UK is just 53 in the world on fibre development

Analyst firm Omdia has published its Global Fiber Development 2022 Index and it reveals that many supposedly developed countries are lagging behind.

Omdia tracks 88 countries, which means the UK is in the bottom half when it comes to fibre rollout. To be fair to us, many of the countries near the top are much smaller and, in the case of the leader Singapore, almost entirely urbanized. But it’s still disappointing to see a country that has paid so much lip service to the importance of ubiquitous fire connectivity still lagging so significantly.

You can see a bar chart of all the countries covered, ranked by their index score. Again smaller, more urbanized countries like South Korea and Qatar do well but that generalization is contradicted by the presence of China at number three and Russia in the top 20. It’s also hard to make broad regional conclusions, with Romania the highest among European countries and a couple of Latin American ones in the top 20.

“Fiber investment is an essential metric for government institutions and other stakeholders to track,” said Omdia Research Director Michael Philpott. “As a broadband-access technology, optical fiber provides an optimized, highly sustainable, and future-proof quality service. This superior level of quality is essential for the development of future digital services and applications across all verticals.

“With increased efficiency stimulating greater innovation, high-speed broadband has been proven to drive not just consumer satisfaction but national economic indicators such as GDP and productivity. Only by maximizing investment in next-generation access can countries optimize their growth potential, and fiber-optic technology is key to that investment.

“Countries, such as the UK and the US, that are further down the list than many less developed countries, may need to consider policy reforms to ensure that it is easy to deploy infrastructure and that competition in the market remains high in light of mergers taking place.”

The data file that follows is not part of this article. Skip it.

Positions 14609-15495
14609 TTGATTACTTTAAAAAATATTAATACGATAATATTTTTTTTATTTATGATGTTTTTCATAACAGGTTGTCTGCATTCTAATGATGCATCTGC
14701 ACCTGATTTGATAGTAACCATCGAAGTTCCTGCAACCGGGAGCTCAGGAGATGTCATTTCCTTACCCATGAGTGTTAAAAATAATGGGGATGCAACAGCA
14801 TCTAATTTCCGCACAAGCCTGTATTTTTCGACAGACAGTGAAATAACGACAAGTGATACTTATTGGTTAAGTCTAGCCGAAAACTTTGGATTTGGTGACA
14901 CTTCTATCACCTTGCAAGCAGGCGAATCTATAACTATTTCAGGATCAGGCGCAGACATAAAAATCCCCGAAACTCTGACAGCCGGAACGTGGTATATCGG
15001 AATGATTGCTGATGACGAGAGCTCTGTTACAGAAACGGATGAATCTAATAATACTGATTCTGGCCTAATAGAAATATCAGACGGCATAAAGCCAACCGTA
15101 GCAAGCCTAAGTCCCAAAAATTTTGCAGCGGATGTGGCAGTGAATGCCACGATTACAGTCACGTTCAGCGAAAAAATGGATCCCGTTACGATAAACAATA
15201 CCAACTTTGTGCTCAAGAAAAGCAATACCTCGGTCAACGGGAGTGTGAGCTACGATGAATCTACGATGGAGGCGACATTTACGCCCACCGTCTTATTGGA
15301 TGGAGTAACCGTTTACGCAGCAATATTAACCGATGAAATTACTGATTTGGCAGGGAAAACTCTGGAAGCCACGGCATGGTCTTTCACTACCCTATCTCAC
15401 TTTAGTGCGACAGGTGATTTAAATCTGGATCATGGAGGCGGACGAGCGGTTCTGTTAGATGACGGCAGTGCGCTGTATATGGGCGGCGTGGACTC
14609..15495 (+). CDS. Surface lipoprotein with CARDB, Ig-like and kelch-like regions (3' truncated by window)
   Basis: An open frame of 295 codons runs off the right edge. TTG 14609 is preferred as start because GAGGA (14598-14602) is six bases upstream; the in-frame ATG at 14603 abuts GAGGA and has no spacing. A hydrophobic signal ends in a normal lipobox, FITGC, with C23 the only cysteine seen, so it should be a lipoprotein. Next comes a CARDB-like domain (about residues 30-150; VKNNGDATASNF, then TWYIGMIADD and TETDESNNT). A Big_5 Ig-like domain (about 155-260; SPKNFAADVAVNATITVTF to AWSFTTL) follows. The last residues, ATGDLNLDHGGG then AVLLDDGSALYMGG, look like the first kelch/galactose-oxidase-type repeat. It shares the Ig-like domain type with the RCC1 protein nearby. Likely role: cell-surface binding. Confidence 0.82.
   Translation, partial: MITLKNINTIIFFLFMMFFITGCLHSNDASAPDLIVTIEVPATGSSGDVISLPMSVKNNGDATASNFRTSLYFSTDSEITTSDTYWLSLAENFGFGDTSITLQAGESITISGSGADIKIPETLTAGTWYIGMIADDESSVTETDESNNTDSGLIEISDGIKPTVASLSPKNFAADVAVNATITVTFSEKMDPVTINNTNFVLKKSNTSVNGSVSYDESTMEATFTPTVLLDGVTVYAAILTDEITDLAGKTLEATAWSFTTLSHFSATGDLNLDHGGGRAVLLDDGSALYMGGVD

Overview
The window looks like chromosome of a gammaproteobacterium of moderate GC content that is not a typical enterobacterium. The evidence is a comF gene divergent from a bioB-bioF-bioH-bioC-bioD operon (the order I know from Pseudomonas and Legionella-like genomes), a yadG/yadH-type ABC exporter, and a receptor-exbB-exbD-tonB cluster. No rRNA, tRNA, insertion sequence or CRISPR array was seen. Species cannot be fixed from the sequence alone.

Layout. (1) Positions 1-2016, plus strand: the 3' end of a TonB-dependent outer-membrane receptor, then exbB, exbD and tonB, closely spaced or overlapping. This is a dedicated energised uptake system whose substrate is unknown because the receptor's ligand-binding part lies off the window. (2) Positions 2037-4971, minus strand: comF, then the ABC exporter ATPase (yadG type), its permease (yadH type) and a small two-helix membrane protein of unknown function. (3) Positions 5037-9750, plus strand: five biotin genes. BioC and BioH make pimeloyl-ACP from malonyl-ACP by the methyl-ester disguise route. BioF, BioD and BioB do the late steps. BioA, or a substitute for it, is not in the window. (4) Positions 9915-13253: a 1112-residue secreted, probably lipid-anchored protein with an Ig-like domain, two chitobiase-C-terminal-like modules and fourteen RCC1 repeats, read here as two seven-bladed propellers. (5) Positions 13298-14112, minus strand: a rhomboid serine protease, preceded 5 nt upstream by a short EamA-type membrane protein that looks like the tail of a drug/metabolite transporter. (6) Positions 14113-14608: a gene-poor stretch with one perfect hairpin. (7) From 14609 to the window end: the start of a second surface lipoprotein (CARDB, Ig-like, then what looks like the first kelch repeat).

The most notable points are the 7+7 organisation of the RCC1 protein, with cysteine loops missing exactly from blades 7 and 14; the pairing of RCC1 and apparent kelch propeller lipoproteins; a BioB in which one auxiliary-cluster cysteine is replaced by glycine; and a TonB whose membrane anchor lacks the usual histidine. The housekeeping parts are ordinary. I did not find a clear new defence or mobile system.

The US is still doing alright at 23rd on the list but it will presumably alarm some Americans to see China so near the top. Omdia bases its index mainly around fibre penetration to households, businesses, and macro cell sites. It also factors in some performance metrics from Ookla, who recently painted a similarly bleak picture of the UK broadband scene. As Philpott says, there must surely be more that can be done to promote infrastructure deployment.


Get the latest news straight to your inbox. Register for the newsletter here.

  • Cable Next-Gen Europe Digital Symposium


  1. Avatar Thlanglais 04/10/2022 @ 1:55 pm

    Thanks for sharing. One may observe though, that such quantitative measures should be combined with qualitative assessments to be meaningful. The premise that “fiber” means “future proof quality” is only valid if and when properly deployed. Recent report in France for instance shows that ~20% of the installed fiber was incorrectly laid down and requires rework – as numerous complaints from deceived customers illustrate, who in addition lose the DSL option once eligible to fiber. Cascades of incompetent subcontractors, not properly managed by operators solely focused on cost reduction, is the main accepted rootcause for such situation. It is hard to justify spending the money twice, yet poor quality and dysfunctional fiber is actually worse than copper…

  2. Avatar Unkind 10/10/2022 @ 8:57 am

    Absolutely right above. This chart means nothing without the quality assessment. I been through some of the top charted country and the way its fiber is deployed is literally a joke.

Leave a comment

Your email address will not be published. Required fields are marked *

This site uses Akismet to reduce spam. Learn how your comment data is processed.


There are no upcoming events.


Do you agree public funding should be used to support mobile operators to more broadly deploy Open RAN?

Loading ... Loading ...